18 November 2011

Frozen in Time

We respond to certain "Code Blue" situations in our hospital. In the ED, of course, and in the outpatient areas and radiology, and if needed as back-up in the inpatient units. The hospital issues one of those overhead calls when there is a code blue -- a cardiac arrest or other collapse, person down, injury, etc, but we also carry a pager in the ER in case we don't hear the overhead call. The pager also signifies which doc is designated to respond to such a call, since we often have 8 docs working at once. It's a little ritual we have at change of shift, passing off the pager and the spectralink phone, like the passing of the torch to the oncoming doc.

So of course I took the pager home the other day and had to make an extra trip to the hospital to return it. Ugh.

As I was driving back in, I took a moment to really look at the thing, and it struck me that this pager is the exact same model I used in medical school and residency, way back in the mid nineties. The exact same one.

How bizarre is that, when you think about it? This device ought to be a relic in a museum of outmoded technology. This device was in use before the iPad and iPhone, before smartphones at all, before digital cell phones. When this device was first put to market, the internet barely existed, if it did at all, computers all had CRT monitors and the fastest computers out there was running a 200mHz Pentium Pro.

Yet it remains in widespread use, having never been updated, improved or (as far as I can tell) altered in any way whatsoever. Where else will you ever find a piece of technology still in use unchanged for a decade and a half? What industry is so ossified and hidebound that it would fail to adapt to the rapid improvements in communication technology?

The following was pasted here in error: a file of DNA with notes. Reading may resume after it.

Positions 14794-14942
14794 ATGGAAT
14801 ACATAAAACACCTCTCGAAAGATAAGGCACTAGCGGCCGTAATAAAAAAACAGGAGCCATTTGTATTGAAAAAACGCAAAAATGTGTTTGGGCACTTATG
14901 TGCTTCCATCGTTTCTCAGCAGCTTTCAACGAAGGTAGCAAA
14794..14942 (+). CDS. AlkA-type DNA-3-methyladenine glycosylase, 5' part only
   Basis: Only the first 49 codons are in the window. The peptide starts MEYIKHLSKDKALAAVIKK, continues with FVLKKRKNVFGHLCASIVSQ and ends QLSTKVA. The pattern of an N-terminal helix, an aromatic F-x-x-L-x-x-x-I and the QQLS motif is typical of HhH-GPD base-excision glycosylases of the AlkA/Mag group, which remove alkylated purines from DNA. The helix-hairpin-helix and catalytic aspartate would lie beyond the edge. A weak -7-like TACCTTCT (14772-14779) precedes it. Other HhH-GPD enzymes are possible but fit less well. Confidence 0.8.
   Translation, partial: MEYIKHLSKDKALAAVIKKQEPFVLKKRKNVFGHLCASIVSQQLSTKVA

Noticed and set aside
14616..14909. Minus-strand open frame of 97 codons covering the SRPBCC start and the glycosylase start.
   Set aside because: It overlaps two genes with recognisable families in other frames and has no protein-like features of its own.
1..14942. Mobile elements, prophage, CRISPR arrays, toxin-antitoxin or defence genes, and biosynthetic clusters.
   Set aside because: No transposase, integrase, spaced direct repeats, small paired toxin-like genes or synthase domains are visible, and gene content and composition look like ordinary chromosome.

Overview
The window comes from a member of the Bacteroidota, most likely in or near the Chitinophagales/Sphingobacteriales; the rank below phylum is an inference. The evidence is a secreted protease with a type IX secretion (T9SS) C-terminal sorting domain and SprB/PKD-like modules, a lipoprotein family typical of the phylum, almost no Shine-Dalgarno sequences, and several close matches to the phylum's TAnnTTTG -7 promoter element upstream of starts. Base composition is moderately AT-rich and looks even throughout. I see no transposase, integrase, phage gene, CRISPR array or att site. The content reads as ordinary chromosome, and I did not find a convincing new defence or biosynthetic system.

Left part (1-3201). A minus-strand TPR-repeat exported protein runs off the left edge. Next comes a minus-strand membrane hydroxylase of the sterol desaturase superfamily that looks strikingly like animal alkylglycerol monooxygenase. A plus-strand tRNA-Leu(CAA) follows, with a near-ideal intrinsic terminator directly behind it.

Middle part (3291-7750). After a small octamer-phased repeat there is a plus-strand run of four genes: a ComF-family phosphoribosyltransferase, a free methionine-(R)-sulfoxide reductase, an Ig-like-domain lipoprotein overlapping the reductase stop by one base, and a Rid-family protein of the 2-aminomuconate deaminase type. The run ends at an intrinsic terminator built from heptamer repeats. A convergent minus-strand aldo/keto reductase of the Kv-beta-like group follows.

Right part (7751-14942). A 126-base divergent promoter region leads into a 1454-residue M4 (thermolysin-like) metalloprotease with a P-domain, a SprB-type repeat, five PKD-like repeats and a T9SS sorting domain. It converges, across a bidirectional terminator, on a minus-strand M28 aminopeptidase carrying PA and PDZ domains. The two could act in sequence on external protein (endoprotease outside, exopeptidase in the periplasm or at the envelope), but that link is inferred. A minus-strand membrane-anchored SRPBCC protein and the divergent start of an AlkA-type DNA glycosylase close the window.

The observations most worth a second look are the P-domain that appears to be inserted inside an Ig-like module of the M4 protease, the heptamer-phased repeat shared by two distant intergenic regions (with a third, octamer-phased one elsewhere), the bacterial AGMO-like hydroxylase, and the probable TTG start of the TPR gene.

Only in health care, my friends, only in health care.

22 comments:

Anonymous said...

From what I understand, NASA does too. I heard it's because they have to test and retest every piece of technology before they deem it safe enough for humans in space.

John said...

It's not just docs. I work IT for a hospital management organization, and our on-call rotations still use those little bastards. Oh how I love the sound of that thing going off at 3am when somebody can't access their SharePoint document. :-\

Beth said...

I still have my original numeric pager from intern year. Same pager, same number. I hate it. I'd like an upgrade to an alphanumeric. Since all the residents have cell phones now, they just call me direct or text me. A blip from my cell phone indicating a text message is much easier to tolerate (for me and my husband) than the annoying shrill of the pager.

Bill Eccles said...

Interesting post, and an interesting question raised by other posters, too: Why, in this day and age, does the pager survive?

I think it's one of those things that is like a pen. We have typewriters and word processors and computers and stuff. But for the task for which it was designed, the pen is still most effective.

The pager? It's cheap. It's almost disposable. It is single-function. It's reliable. It's reliably annoying. Function has pummeled form into the ground and left it for dead. It is easy to pass off from person to person in the most simple means of transferring control without having to update some somethingorother in the sky as to who's on call (and what their current cell number is, etc.).

Though we may hate it, and though it may not be an elegant piece of hardware (see "Function has pummeled…" above), it is a decent tool—maybe the right tool?—for the job.

And so it lives on.

Sarah said...

In theatre, up until a few years ago, you saved your light board full of all the cues for your show to a floppy disk. A FLOPPY DISK. Many theatres still use those boards, since it costs upwards of 40k to upgrade.

Mark said...